- Daily Maverick Staff Reporter
Last year, the eviction of hundreds of shack dwellers from Lwandle, Strand on the eve of a winter storm sparked a national outcry. Seven months later, construction of alternative accommodation has ceased, and yet dozens of evictees remain homeless - holed up in a temporary relief shelter at a nearby community hall. They have been all but forgotten. By Daneel Knoetze for GROUNDUP.
There is so much going wrong in South Africa that gets blamed on President Jacob Zuma. Sometimes the blame is warranted, sometimes it is not. Nelson Mandela’s former PA Zelda la Grange found out the hard way this weekend that she did not have a licence to behave badly just because the target of her tirade was Zuma, everybody’s favourite whipping boy. Zuma has a way of infuriating people, particularly with his off-the-cuff remarks, which usually has very little to do with the major problems besetting the country. And what South Africa needs him to talk about, he doesn’t. In a time when the fallacy of a rainbow nation is unravelling and tough moments lie ahead with the deepening power and economic crises, national dialogue is bound to get nasty. By RANJENI MUNUSAMY.
The Gauteng e-tolls review is a text for present and future South Africa. Wade through the detail – there's a lot – and it's thoughtful, about who we are as a country and where we are going. It's about democracy, apartheid, the poor, and realising South Africa's goals. It clearly doesn't limit itself to e-tolls. But you'll still have to pay, something. By GREG NICOLSON.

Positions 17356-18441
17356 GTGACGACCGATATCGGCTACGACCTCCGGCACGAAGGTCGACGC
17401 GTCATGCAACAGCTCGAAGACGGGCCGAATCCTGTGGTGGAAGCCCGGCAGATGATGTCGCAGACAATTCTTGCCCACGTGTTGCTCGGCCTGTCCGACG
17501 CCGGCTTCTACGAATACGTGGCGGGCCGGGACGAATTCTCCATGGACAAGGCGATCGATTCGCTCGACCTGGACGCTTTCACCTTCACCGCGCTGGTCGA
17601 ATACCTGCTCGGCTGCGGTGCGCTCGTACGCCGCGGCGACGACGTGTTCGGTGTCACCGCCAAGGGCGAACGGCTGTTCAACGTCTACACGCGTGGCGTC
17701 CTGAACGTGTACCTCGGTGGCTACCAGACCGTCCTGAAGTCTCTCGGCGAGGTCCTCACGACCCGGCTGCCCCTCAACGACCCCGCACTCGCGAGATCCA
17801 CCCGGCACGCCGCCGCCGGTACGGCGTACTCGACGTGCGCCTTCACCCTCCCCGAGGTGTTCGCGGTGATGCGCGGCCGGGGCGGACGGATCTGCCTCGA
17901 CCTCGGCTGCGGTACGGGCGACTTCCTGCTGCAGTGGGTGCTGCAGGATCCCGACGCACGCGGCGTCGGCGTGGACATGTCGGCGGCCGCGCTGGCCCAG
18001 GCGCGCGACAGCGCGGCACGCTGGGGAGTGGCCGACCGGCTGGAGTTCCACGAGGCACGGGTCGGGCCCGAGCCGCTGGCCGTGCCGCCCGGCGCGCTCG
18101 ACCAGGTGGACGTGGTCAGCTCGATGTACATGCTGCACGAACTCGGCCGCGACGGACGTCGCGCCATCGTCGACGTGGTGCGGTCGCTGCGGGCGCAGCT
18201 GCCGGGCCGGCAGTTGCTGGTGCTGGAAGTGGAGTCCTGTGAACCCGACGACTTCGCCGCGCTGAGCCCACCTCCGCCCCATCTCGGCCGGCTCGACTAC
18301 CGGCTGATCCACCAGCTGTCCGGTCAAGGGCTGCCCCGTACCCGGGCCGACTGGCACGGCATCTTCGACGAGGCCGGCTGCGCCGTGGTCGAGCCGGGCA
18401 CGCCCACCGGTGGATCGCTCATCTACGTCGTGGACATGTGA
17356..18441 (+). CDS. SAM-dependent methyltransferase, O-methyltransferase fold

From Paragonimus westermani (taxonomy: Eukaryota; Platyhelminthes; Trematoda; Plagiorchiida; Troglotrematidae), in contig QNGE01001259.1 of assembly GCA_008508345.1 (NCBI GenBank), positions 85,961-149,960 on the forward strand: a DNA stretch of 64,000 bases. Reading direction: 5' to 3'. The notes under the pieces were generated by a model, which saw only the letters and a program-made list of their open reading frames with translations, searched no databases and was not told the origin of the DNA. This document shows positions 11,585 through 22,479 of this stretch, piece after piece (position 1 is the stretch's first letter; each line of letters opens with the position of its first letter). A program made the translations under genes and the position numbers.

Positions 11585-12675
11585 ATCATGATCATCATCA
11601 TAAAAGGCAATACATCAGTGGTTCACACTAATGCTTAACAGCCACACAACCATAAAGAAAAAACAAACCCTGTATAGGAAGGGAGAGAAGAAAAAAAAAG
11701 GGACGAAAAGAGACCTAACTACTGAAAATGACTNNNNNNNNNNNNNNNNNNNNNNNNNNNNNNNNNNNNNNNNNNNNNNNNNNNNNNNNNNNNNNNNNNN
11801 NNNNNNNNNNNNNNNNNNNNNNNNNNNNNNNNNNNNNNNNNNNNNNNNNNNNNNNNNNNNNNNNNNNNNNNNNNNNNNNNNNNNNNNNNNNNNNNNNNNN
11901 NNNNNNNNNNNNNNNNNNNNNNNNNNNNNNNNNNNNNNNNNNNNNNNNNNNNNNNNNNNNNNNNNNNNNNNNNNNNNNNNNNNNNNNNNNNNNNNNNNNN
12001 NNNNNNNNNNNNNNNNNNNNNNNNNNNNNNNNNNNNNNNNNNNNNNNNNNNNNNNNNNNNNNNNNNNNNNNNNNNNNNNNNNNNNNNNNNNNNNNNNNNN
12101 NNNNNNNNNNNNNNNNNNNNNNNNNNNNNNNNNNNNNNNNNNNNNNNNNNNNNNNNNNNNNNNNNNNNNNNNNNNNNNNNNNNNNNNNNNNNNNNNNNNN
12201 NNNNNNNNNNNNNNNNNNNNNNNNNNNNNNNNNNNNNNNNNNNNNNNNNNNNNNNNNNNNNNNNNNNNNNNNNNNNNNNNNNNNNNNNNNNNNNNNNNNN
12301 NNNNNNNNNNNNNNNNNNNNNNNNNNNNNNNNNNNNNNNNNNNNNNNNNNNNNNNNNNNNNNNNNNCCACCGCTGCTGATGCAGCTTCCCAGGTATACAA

From Monday until at least the end of April, nationwide load-shedding is likely on a “planned, controlled and rotational” basis. If an “abnormal event” happens, perhaps an unseasonal cold spell or another silo falling down, load-shedding might not be as “planned” and “controlled”. Eskom chief executive Tshediso Matona said at a briefing on Thursday that in order to catch up with a severe maintenance backlog, load-shedding will now be part of our lives. It is not yet clear how Eskom is going to get out of its financial conundrum, but Matona says the lack of “cost-reflective tariffs” is part of the problem. So the prospect of paying more for electricity while periodically sitting in the dark is now a real possibility. By RANJENI MUNUSAMY.